Mason, runner up at last year’s F18 World Championship and best known for being chosen as one of this season’s elite Artemis Offshore Academy sailors in the UK, says he absolutely loves the GC32. ‘It is incredible. They are so stable – you get flying, you do 30 knots and you are just doing your job and the racing is so right – you forget how amazing they are.’
Armin Strom Sailing Team hauling the mail – 2014 Marseille One Design, Day 3 – Sander van der Borch/The Great Cup
2014 Marseille One Design, Day 3 – Sander van der Borch/The Great Cup
The final day of racing commences tomorrow at 11:00.
During a perfect second day of sailing on the Roucas Blanc, with the wind ranging between 10 knots and the high teens, the GC32 foiling catamarans, racing at the inaugural Marseille One Design, had a long day, completing seven races.
Once again the boats were sailing a course similar to those used in last year’s 34th America’s Cup, with reaching starts and finishes and windward-leeward legs in between. The starts in particular were every bit as spectacular with the GC32 catamarans launching off the line, straight up on to foils and ‘fizzing’ their way across to the first mark at speeds at times approaching 30 knots.
Flavio Marazzi’s team prevailed demonstrating superior boat handling and suffering less breakage. Particularly noticeable was Armin Strom Sailing Team’s skilful genniker work, always the faster to deploy at the top mark and least out of control while performing foiling gybes.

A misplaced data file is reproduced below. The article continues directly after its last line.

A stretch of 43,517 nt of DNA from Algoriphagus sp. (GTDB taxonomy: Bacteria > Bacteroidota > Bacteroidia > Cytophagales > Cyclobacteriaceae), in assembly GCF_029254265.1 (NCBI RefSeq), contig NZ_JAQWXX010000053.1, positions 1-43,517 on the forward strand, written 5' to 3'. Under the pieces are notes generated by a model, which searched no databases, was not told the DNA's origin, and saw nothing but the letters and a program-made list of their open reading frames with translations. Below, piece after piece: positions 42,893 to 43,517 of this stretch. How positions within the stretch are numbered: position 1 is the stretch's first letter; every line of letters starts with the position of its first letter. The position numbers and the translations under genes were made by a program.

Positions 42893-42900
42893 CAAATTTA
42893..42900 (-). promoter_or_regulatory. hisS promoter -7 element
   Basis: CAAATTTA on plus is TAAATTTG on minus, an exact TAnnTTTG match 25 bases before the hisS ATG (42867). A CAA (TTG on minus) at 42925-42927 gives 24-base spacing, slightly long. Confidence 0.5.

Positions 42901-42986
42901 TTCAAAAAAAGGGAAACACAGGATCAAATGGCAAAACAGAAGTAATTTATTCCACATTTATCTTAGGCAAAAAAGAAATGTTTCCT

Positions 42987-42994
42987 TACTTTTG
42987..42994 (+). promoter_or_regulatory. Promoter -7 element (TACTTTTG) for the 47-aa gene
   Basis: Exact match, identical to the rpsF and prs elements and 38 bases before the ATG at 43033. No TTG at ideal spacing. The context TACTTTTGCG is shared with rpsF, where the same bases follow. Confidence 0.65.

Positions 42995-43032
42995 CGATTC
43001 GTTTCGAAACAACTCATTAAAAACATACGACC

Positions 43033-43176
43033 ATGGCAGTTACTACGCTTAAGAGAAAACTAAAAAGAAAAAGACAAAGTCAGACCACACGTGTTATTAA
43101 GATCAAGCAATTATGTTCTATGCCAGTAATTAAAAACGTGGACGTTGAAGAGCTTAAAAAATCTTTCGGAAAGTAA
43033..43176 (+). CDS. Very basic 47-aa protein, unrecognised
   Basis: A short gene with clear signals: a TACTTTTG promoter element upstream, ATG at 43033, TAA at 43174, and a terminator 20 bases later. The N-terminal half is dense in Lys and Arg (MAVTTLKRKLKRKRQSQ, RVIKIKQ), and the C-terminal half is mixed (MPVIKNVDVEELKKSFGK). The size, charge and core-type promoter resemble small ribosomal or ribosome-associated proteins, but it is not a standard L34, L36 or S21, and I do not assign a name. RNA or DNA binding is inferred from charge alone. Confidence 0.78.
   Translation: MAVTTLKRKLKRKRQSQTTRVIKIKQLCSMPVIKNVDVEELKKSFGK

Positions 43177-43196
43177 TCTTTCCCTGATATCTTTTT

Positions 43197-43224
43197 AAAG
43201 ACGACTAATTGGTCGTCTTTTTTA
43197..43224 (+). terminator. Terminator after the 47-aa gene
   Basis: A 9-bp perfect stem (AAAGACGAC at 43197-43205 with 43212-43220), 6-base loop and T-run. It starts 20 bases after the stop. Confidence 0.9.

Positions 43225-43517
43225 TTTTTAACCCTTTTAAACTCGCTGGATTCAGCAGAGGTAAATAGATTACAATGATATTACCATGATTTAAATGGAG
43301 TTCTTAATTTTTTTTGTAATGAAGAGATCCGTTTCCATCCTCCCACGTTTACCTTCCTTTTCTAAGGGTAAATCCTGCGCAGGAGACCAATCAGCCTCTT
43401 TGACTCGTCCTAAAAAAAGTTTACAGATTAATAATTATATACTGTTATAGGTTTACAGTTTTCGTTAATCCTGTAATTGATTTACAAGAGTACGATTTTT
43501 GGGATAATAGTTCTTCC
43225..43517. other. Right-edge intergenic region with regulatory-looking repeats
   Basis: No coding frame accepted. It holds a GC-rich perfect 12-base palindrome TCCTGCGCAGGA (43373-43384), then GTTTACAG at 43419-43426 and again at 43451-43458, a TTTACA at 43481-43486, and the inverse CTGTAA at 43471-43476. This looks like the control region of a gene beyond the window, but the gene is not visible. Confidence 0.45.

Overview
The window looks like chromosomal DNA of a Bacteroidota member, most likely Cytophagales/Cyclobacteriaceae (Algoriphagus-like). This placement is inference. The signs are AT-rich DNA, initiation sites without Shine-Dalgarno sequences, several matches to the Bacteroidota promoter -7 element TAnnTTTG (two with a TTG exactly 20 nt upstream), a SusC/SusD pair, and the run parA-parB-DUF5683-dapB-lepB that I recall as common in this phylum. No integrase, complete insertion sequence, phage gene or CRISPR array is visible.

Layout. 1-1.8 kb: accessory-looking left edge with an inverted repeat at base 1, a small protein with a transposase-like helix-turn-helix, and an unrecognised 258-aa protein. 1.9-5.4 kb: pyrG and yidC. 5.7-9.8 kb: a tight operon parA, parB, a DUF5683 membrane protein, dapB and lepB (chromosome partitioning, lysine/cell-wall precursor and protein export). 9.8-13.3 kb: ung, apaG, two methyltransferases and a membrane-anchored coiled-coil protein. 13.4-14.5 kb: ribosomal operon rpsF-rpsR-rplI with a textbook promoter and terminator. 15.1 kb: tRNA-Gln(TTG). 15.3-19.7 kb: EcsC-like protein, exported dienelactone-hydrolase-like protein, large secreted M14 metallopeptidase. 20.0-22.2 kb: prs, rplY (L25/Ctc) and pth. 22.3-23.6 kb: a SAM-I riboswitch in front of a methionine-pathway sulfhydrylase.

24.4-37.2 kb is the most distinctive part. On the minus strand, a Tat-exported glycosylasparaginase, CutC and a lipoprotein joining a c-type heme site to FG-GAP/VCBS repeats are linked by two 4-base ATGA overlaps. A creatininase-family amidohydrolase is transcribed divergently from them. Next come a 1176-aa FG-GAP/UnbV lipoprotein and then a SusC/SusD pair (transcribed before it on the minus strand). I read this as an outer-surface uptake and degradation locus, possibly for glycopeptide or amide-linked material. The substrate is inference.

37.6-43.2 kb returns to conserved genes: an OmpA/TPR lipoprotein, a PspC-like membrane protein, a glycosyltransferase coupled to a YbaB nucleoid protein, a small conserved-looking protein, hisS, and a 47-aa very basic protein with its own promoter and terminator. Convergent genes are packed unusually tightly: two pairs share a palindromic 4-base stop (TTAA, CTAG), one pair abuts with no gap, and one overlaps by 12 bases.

‘Sometimes I feel like I’m being a pain in the arse for the crew, but I try to push hard and not make the same mistakes twice,’ explained the Swiss skipper. ‘The concentration is really high and the races are only 12-15 minutes and it is working really well. You can always make improvements in manoeuvres and the stability of the boat for different conditions. Especially downwind it is a challenge to keep the boat flat and fast.’
After breaking a foil during practice racing yesterday, Sebastien Rogues’ GDF Suez returned to the race course today and showed the greatest improvement, claiming today’s final three races.
‘Our philosophy today was really to try and improve race after race,’ explained tactician, two time America’s Cup skipper, Sebastien Col. ‘We have a new team and Seb Rogues, who is helming, is not used to multihulls, so we need to go step by step. We focussed only on the simple things, like having good starts, not to take risks and trying to spot the good lines and be conservative at the roundings. That was key – it enabled us to build confidence during the day and win three races.’